Three Reasons Why Standards of Practice in International Arbitration Matter
The ICCA Task Force on Standards of Practice in International Arbitration has recently released the consultation draft of its Guidelines on Standards of Practice in International Arbitration for public comment. The Task Force was created to promote minimum civility standards within the international arbitration community and provide participants in the arbitral process with a set of guidelines on the subject.
Task Force Co-Chairs Guido Santiago Tawil and Abby Cohen Smutny gave the ICCA Bureau three reasons why standards of practice in international arbitration matter.
Civility in legal proceedings promotes the rule of law. The progress of arbitration in this multicultural world will be favored if every participant in it keeps to certain standards of practice. In addition to complying with the principles of good faith, respect and honesty, participants in an international arbitration should discharge their professional duties competently, with diligence and efficiency, and with a view to avoiding unnecessary expenses or delay.
Cooperation between participants is crucial in order to achieve a fair and more effective arbitral process. Cooperation serves the interests of all participants in the arbitral process by enabling a more efficient and less costly process of dispute resolution. Reciprocal cooperation between the Parties and the Arbitral Tribunal has proven to be the most effective manner in which to conduct an arbitration, simplifying the adjudication process and avoiding disruption.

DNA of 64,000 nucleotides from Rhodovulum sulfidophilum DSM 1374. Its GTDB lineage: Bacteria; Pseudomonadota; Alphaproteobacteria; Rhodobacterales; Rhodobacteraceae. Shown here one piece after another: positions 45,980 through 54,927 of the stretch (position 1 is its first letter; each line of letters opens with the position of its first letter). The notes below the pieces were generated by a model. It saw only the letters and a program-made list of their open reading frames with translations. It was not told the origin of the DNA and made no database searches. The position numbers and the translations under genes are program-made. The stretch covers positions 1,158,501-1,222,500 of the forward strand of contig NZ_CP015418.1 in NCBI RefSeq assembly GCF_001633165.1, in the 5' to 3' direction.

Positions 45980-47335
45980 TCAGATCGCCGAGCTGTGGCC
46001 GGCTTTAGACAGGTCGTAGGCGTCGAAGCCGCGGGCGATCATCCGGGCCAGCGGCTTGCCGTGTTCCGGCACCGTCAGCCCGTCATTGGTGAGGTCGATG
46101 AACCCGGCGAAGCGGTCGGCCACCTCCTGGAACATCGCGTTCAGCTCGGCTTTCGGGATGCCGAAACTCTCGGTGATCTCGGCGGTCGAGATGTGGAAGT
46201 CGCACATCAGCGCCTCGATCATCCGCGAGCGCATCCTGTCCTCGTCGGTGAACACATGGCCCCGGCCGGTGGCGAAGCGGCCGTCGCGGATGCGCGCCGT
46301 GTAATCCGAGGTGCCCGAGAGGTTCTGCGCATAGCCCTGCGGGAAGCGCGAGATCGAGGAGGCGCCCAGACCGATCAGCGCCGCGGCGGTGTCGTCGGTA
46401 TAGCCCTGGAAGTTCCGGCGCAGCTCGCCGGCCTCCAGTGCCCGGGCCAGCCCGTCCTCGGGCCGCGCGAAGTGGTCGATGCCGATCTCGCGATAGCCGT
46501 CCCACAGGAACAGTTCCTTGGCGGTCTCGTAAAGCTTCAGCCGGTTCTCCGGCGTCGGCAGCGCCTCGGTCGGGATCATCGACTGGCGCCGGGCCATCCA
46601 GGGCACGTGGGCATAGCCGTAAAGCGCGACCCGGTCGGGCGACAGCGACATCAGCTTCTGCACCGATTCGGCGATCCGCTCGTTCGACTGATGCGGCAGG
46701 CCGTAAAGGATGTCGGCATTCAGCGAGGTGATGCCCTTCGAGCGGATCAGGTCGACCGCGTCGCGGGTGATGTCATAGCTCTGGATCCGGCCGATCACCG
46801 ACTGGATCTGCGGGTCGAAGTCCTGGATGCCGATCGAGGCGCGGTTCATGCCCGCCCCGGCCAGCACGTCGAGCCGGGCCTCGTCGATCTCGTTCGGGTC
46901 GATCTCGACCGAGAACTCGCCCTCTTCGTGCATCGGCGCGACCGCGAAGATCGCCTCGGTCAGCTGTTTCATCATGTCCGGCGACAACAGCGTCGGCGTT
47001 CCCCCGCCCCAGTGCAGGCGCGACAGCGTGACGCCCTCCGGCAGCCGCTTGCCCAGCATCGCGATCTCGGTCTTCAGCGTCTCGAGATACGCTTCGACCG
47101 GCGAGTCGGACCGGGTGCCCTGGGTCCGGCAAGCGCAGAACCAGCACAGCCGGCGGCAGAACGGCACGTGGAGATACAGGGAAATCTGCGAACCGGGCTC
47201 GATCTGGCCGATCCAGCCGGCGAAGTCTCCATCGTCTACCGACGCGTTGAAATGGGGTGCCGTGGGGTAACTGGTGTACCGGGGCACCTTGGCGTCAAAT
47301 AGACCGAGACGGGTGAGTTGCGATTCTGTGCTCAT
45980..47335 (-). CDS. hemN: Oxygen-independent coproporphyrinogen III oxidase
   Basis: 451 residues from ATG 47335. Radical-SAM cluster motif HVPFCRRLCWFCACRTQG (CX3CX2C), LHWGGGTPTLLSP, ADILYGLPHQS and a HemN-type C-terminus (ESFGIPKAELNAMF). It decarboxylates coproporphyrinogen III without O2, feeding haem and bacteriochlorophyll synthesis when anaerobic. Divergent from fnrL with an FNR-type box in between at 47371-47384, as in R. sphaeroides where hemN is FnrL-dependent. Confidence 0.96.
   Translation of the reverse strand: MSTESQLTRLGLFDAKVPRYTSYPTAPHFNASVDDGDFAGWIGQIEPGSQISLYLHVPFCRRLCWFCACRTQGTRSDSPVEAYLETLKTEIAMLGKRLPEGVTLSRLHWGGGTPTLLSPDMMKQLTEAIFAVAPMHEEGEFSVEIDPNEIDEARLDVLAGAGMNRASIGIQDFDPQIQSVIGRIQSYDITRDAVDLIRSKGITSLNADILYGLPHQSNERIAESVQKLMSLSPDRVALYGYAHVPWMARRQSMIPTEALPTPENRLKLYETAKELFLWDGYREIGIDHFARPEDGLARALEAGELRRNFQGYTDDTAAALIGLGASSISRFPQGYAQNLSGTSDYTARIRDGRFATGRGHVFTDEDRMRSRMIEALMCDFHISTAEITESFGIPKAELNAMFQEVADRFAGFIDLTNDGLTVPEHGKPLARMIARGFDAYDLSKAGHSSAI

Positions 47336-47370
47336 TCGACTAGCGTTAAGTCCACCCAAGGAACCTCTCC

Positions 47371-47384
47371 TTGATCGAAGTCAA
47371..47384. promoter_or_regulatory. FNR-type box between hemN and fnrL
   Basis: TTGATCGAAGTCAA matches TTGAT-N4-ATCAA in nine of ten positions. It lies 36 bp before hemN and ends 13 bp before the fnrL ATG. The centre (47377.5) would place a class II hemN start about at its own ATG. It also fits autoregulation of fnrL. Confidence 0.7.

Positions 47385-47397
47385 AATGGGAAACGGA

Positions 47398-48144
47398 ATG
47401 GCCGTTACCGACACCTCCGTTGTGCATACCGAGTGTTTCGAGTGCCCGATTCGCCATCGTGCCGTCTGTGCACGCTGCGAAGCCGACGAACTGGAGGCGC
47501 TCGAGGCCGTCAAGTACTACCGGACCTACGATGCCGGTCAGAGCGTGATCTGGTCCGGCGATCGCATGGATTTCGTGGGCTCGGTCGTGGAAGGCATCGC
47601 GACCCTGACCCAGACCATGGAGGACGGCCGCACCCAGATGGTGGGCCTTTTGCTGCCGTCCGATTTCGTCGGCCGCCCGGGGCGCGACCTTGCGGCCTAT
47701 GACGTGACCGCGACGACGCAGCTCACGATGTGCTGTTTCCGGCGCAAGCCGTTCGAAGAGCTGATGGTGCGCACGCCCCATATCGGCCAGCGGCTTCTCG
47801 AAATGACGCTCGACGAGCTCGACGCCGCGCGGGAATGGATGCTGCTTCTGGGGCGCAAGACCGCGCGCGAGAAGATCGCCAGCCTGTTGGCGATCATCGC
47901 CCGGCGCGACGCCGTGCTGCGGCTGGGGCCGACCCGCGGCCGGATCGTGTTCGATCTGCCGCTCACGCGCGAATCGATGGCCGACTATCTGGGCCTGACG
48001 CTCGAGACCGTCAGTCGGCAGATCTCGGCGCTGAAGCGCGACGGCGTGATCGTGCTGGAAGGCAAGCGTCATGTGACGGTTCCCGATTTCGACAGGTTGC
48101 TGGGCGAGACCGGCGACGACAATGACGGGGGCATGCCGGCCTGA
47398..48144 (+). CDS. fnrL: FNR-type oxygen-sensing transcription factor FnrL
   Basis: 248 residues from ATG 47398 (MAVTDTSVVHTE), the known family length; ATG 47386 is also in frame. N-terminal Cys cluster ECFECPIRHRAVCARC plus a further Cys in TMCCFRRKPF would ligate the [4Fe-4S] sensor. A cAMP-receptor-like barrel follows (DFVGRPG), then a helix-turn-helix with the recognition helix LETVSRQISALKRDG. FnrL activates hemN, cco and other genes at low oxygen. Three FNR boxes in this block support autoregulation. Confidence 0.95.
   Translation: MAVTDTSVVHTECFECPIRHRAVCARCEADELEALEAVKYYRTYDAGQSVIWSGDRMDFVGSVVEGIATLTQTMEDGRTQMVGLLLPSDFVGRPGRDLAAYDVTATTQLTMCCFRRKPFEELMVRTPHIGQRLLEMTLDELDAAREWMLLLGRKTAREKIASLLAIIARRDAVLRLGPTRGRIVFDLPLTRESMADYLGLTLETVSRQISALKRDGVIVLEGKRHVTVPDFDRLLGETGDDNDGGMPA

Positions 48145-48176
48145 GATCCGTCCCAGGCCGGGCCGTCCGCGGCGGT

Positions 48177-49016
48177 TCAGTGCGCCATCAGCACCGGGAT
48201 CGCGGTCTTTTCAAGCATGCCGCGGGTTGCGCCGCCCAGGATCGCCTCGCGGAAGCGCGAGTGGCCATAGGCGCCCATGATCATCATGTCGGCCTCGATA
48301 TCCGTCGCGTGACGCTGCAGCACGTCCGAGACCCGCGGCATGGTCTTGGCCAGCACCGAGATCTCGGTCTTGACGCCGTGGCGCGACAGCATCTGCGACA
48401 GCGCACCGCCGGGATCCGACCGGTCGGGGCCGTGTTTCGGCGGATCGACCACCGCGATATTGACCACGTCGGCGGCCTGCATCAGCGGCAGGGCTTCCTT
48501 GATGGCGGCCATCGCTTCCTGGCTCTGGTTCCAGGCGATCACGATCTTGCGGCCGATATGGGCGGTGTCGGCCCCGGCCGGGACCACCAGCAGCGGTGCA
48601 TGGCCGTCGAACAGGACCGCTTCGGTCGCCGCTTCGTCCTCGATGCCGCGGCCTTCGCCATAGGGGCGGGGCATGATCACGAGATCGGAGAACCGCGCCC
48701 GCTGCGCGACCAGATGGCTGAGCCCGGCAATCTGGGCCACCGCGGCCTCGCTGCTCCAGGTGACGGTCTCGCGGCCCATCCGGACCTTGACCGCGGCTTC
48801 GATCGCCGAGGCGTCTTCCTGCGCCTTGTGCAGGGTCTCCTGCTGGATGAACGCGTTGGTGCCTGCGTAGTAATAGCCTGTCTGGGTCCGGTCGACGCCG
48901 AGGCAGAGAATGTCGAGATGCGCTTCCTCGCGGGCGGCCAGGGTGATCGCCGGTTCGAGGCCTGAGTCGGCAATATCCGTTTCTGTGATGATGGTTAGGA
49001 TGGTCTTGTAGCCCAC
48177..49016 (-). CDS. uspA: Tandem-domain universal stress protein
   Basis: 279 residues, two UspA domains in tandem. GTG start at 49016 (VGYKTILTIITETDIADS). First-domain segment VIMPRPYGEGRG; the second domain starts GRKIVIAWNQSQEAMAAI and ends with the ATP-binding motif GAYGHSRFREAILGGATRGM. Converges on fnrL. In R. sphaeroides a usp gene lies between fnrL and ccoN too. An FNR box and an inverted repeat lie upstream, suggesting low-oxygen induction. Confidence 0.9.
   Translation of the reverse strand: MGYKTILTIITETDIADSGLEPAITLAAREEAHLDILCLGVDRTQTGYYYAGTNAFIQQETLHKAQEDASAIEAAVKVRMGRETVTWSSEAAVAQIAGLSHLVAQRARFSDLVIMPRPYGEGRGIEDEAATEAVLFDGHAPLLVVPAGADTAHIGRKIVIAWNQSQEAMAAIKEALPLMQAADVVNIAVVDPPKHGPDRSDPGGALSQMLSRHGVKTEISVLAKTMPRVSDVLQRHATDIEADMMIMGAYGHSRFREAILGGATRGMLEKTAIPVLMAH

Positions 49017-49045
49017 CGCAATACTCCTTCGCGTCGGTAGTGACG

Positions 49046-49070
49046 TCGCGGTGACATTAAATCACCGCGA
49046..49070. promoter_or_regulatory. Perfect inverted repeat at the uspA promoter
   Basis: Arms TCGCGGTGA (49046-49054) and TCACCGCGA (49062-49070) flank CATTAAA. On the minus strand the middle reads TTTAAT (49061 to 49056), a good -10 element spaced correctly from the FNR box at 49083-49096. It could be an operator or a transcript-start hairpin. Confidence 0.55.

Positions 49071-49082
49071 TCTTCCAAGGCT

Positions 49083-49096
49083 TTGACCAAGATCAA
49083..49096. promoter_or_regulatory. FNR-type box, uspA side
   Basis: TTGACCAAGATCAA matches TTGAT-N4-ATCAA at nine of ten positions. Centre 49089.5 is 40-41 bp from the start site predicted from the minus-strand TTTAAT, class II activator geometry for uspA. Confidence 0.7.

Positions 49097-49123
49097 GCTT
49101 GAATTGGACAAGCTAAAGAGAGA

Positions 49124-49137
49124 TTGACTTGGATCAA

Respect for diversity and cultural differences is essential to the acceptance of arbitration as a legitimate form of international dispute resolution. Participants in international arbitration should be aware of and respect all forms of diversity that exist in the arbitral community. Cultural differences should never excuse disrespectful or discriminatory conduct.
The deadline to submit comments on the consultation draft of the Guidelines on Standards of Practice in International Arbitration is Thursday 15 October 2020. Click here to download the consultation draft, and please submit your comments to the ICCA Bureau via email at firstname.lastname@example.org. Your opinion is valued.